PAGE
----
Pandemic poses vaccination dilemmas for pregnant and lactating women
Photo: Africa Studio/

New knowledge and better understanding of the impact of COVID-19 vaccines on pregnancy and lactation is quickly accumulating, being analyzed and digested by health care professionals like Clark. A recent study out of the University of California San Diego School of Medicine focused on the impact of COVID-19 vaccines on breastfeeding moms and their babies. Christina Chambers, PhD, a professor of pediatrics involved in the study, summarized researchers' conclusions, "Our results should encourage lactating women to get the COVID-19 vaccine and to continue to breastfeed their infants. They do not have to choose one over the other."

Clark's advice to her breastfeeding patients reflects the views of those pediatricians who have begun to study and weigh in on the issue. "In the case of breastfeeding, we have seen that when moms get vaccinated, within several days we start to see the antibodies making their way into breastmilk," Clark said. "The presumption is that those antibodies will help to protect the baby from illness."

For several years, Clark and other obstetricians have been recommending influenza and Tdap (tetanus, diphtheria, and pertussis) vaccines for their pregnant patients. "So, we are increasingly enthusiastic about vaccination of moms during pregnancy and lactation because it can really provide an important protective mechanism to bridge to vaccination of the baby when they are old enough," Clark said. It is particularly important to supply babies with any protection a mom might pass on from her COVID-19 vaccines since no one yet knows when those vaccines will be available for infants.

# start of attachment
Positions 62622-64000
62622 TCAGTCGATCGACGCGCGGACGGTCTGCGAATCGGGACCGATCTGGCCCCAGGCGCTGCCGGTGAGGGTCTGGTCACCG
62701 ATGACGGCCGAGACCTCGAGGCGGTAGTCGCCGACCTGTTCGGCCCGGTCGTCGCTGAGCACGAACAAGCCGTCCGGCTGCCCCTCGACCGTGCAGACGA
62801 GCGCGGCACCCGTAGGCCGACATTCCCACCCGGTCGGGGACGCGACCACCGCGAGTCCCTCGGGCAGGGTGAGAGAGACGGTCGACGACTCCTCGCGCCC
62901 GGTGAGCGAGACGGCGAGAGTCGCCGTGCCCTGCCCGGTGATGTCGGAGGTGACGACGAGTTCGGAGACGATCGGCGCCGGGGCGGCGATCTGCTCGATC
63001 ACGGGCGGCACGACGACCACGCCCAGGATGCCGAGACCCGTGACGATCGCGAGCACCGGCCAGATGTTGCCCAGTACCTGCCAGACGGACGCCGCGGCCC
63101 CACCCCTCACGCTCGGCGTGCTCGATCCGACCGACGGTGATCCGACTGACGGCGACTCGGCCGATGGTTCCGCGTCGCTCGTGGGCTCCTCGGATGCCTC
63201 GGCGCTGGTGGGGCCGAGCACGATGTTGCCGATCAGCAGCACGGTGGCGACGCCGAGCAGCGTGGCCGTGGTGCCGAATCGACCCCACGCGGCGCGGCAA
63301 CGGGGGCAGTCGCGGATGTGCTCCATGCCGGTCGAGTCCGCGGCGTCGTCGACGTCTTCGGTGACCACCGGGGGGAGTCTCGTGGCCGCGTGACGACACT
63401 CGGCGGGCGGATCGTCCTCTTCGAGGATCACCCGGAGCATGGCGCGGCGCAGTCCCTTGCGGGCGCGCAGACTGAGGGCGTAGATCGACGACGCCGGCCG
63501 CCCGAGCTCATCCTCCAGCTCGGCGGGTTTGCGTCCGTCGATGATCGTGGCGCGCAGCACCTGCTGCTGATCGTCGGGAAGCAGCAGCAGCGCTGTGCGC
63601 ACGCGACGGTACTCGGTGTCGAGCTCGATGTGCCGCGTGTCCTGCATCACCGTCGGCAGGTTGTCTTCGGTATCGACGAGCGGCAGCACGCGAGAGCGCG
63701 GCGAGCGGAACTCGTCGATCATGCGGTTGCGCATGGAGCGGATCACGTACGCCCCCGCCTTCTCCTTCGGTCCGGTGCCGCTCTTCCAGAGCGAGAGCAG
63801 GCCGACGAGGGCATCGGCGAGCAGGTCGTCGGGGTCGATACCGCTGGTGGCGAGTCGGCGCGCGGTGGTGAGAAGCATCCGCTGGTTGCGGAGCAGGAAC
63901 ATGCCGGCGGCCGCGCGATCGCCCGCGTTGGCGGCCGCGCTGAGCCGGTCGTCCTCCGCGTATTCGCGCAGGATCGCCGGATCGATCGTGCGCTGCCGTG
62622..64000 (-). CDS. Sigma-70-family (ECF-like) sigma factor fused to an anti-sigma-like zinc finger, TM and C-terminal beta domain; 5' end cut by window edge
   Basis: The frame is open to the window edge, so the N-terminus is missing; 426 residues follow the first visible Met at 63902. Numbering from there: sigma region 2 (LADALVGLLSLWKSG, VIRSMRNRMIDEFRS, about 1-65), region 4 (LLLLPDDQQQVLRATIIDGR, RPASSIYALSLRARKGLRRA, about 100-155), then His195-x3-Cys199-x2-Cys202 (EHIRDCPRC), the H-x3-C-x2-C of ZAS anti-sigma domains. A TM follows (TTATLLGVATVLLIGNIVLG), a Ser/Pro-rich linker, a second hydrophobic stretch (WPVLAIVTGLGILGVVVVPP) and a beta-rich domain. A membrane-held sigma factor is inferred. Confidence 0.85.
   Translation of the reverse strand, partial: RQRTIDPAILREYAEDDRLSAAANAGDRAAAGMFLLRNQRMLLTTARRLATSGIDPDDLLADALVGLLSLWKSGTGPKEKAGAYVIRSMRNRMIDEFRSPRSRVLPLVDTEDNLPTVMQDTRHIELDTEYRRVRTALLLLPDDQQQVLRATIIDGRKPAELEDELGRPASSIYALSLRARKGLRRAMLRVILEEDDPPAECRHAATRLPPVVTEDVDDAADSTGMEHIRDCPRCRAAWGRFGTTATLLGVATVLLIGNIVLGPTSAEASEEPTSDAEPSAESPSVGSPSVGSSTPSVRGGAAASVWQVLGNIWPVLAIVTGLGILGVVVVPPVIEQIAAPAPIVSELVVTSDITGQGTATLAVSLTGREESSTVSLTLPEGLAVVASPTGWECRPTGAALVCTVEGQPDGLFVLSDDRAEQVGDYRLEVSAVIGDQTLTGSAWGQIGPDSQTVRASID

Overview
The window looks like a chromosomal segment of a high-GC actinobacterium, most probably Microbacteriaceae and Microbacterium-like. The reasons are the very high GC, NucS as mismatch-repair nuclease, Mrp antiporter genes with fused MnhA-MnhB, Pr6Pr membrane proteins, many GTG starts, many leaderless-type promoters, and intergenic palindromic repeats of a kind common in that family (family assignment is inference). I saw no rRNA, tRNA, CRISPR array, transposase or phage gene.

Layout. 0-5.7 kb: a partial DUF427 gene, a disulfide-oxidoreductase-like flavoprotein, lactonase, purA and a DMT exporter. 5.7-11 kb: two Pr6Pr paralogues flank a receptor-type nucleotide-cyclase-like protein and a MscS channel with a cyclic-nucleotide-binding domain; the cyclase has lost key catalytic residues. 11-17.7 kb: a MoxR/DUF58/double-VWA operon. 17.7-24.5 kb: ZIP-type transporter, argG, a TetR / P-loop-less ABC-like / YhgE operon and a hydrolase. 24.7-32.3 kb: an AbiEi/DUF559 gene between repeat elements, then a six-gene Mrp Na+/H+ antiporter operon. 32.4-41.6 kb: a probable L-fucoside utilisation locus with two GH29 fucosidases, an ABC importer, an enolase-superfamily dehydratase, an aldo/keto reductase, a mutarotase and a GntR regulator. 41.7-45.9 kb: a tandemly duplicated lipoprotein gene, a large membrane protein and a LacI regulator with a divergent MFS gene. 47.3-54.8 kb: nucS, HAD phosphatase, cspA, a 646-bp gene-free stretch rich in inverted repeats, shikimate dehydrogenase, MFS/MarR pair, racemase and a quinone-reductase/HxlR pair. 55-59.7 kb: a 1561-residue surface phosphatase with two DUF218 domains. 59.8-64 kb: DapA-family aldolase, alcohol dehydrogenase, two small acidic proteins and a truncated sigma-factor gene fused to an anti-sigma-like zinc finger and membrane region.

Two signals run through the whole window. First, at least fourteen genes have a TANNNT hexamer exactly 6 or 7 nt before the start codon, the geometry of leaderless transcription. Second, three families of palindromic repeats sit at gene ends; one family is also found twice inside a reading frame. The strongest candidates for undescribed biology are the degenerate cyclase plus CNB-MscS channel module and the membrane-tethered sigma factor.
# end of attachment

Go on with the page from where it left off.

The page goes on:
The moms who have gone through pregnancy, childbirth, and breastfeeding during these pandemic times are in many ways medical pioneers. Every step of their reproductive journey has put them in uncharted territory with questions to ponder and decisions to make that women have not been asked to tackle for generations. Clark makes sure her patients are never alone when it comes to navigating these challenges. "For some women, it is very easy to decide about vaccination, yes or no," she said. "A lot of people, understandably, live in the grey in-between. They have various levels of enthusiasm for vaccination, and those are the folks that we walk alongside. We help field their questions and support them in a difficult decision."

Right now, the struggle continues, and the pandemic is still very real for Clark and her patients. But each day brings new knowledge about COVID-19 vaccinations. "I have had a lot of patients who were less sure at the beginning, but through that process of walking with us and thinking and seeing additional data come in, they eventually got vaccinated," she said. On the frontier lies a deeper understanding of the immunities COVID-19 vaccines can provide for pregnant women and their newborns—and the scientific inspiration to create new virus-fighting tools.

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University of Utah Health